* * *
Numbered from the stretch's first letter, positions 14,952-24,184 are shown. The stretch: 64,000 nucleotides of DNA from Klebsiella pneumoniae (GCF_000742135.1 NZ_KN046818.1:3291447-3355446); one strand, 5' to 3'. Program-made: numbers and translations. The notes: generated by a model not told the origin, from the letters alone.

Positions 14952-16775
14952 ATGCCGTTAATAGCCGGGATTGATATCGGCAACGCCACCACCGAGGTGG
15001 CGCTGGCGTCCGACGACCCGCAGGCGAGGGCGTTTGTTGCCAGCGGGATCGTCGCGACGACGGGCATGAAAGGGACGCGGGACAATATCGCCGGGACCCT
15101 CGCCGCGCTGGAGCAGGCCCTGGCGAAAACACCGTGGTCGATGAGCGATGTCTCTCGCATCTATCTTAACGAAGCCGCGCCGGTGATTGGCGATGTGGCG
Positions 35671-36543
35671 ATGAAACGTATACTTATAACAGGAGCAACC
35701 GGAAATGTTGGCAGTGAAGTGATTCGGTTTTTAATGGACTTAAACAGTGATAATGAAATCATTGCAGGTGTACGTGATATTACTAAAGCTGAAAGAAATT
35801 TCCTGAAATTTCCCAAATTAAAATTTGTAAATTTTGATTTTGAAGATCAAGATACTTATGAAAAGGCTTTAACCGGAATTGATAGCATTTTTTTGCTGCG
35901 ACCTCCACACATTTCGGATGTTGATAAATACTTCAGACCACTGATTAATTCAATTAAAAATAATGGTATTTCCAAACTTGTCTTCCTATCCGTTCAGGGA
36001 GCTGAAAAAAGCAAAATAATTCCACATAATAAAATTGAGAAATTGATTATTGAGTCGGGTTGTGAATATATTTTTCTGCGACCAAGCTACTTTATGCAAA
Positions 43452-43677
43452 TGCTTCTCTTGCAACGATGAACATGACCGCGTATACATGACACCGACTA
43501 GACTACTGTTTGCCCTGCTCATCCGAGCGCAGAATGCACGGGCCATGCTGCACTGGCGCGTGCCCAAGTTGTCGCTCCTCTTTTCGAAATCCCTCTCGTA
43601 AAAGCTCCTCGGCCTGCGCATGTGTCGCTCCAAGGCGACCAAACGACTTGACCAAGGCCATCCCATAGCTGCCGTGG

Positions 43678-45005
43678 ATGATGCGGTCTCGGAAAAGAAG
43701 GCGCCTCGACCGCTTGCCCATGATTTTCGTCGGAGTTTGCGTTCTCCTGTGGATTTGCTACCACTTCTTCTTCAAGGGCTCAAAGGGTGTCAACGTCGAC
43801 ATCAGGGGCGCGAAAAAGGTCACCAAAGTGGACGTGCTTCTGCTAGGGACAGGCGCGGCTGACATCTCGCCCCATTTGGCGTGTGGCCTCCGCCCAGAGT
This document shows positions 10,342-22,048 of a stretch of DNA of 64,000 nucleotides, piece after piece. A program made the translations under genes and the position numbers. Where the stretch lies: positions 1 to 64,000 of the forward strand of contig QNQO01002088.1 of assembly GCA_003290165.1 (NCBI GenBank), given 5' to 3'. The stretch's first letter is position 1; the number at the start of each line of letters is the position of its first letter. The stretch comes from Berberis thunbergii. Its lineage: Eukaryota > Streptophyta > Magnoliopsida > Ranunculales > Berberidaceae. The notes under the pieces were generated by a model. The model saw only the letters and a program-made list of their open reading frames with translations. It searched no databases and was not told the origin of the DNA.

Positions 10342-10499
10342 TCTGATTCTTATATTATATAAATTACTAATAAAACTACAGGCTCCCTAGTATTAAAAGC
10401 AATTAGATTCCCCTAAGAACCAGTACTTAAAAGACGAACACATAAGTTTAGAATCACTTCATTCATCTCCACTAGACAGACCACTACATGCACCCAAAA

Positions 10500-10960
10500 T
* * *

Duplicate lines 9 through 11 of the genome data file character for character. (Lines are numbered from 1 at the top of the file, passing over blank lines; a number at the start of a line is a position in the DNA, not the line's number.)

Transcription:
35801 TCCTGAAATTTCCCAAATTAAAATTTGTAAATTTTGATTTTGAAGATCAAGATACTTATGAAAAGGCTTTAACCGGAATTGATAGCATTTTTTTGCTGCG
35901 ACCTCCACACATTTCGGATGTTGATAAATACTTCAGACCACTGATTAATTCAATTAAAAATAATGGTATTTCCAAACTTGTCTTCCTATCCGTTCAGGGA
36001 GCTGAAAAAAGCAAAATAATTCCACATAATAAAATTGAGAAATTGATTATTGAGTCGGGTTGTGAATATATTTTTCTGCGACCAAGCTACTTTATGCAAA